Syrians trapped in IS-held Raqqa at risk from airstrikes as SDF drive deeper into Raqqa
Syrian-Arab and Kurdish fighters have captured two districts to the west and east of the Islamic State group's self-declared capital Raqqa, as a multi-front offensive on the city intensifies.
Syrian Democratic Forces (SDF) drove into Raqqa for the first time earlier this week, with fresh gains on Friday capturing al-Meshleb to the east of the city and al-Sabahia to the west.
It comes as the anti-IS force came under criticism after the US-led coalition launched banned white phosphorus into the city.
Heavy air strikes have helped the anti-IS force take parts of Jazra suburb which lies just to the west of Raqqa's city limits on Friday, the Syrian Observatory for Human Rights reported.
Heavy clashes broke out in other parts of the city with SDF spokesman Talal Sello saying the fighters have advanced on several fronts on Friday.
"The SDF has control of al-Meshleb district and is clearing it of mines and explosives at the moment," he told AFP.
SDF forces had also advanced on the northern front outside the city, he said.
At least 15 civilians were killed in an air strike on an internet cafe, while at least eight more died in two dozen US air raids.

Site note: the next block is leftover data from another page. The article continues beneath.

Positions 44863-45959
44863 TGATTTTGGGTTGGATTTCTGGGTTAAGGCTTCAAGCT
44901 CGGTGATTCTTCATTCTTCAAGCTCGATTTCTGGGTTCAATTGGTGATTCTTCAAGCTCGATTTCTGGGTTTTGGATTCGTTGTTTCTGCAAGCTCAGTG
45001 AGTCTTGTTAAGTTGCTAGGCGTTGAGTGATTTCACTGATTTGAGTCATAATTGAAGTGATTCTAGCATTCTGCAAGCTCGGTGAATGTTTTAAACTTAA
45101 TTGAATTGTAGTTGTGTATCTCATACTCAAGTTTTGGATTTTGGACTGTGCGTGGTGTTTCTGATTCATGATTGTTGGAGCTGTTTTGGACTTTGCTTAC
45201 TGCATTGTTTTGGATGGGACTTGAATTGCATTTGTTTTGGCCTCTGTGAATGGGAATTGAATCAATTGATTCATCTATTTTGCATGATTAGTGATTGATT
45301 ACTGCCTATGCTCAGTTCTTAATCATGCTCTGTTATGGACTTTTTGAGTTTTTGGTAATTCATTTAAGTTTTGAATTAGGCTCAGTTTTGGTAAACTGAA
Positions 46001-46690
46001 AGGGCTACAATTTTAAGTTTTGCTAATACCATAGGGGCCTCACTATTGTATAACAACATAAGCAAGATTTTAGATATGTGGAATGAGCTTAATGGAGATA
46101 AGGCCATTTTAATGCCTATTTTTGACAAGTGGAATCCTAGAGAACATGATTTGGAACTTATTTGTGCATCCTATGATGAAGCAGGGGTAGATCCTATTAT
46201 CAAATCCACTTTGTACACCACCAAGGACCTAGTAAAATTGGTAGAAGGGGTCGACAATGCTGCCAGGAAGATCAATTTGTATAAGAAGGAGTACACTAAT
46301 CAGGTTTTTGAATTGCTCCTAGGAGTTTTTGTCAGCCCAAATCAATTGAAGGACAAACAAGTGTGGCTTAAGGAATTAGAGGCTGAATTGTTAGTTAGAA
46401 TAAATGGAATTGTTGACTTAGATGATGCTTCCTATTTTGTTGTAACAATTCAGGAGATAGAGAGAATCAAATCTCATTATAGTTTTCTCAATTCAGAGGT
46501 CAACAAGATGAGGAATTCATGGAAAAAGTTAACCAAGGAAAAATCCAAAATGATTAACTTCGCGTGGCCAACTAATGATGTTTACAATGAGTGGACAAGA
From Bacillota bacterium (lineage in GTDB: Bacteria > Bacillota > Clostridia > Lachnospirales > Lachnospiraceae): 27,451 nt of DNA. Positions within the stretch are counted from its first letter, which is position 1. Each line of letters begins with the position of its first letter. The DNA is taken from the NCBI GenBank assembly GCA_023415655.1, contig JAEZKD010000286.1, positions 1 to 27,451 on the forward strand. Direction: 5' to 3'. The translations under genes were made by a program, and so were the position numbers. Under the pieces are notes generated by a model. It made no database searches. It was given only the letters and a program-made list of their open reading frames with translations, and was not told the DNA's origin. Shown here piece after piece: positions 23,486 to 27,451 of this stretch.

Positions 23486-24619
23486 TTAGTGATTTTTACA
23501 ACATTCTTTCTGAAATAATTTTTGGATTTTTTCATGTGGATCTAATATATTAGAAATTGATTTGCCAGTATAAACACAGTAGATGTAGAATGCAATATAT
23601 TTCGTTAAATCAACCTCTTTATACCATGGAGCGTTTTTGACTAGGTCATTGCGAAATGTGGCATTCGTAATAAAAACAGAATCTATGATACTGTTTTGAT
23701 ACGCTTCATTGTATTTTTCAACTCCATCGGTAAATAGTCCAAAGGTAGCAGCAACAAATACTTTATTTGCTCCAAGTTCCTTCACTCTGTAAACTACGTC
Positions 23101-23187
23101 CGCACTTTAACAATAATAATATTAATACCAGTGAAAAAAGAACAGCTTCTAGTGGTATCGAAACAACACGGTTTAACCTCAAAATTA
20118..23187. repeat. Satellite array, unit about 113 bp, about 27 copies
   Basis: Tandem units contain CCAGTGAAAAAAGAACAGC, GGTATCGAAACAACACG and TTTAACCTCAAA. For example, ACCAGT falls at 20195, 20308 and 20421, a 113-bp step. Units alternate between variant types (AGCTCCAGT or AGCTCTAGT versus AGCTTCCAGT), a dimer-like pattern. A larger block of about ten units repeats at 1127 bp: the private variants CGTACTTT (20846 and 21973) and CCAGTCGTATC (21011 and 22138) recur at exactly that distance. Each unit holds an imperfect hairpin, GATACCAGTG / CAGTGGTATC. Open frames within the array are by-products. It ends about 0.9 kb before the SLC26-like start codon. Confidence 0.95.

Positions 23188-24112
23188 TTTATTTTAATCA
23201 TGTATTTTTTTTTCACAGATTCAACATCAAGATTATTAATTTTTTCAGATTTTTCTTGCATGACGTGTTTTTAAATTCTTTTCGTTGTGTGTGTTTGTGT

Four local journalists were also injured when an IS mortar round landed near them as they made their way toward Meshleb.
Meanwhile white phosphorus attacks on Raqqa were reported for second night on Friday.
The SDF are expected to move from Meshleb into neighbouring al-Senaa, with the area in between being targeted by the US-coalition overnight, the Syrian Observatory for Human Rights said.
Although its believed many IS fighters have fled the city others have dug in with booby-traps, tunnels and snipers positioned to slow the SDF advance.
Civilians in peril
It is estimated by Washington that 2,500 IS fighters remain in Raqqa.
Around 300,000 civilians were believed to have been living under IS rule in Raqqa, although thousands have fled in recent months leaving 160,000 in the city according to the UN.
UNICEF warned "an estimated 40,000 children remain trapped in dangerous conditions in Raqqa city".
"Many are caught in the crossfire," said UNICEF regional director Geert Cappelaere, according to AFP.
The anti-IS coalition have dropped leaflets on Raqqa, instructing civilians on how to flee the city safely.
One leaflet dropped could potentially endanger the lives of civilians following the instructions, telling people to head towards the SDF frontlines which could be a potentially deadly mistake given the likely extreme suspicion and nerves among the fighters.
Since the offensive was launched on the city, the leaflets now warn civilians to stay at home leading to confusion about the safest option for families, Air Wars reported.
If civilians flee they also face the risk minefields and bullets from IS militants.
Analysts believe the anti-IS coalition will allow militants to flee the city to reduce the damage to Raqqa and harm to its civilian population.
Agencies contributed to this story.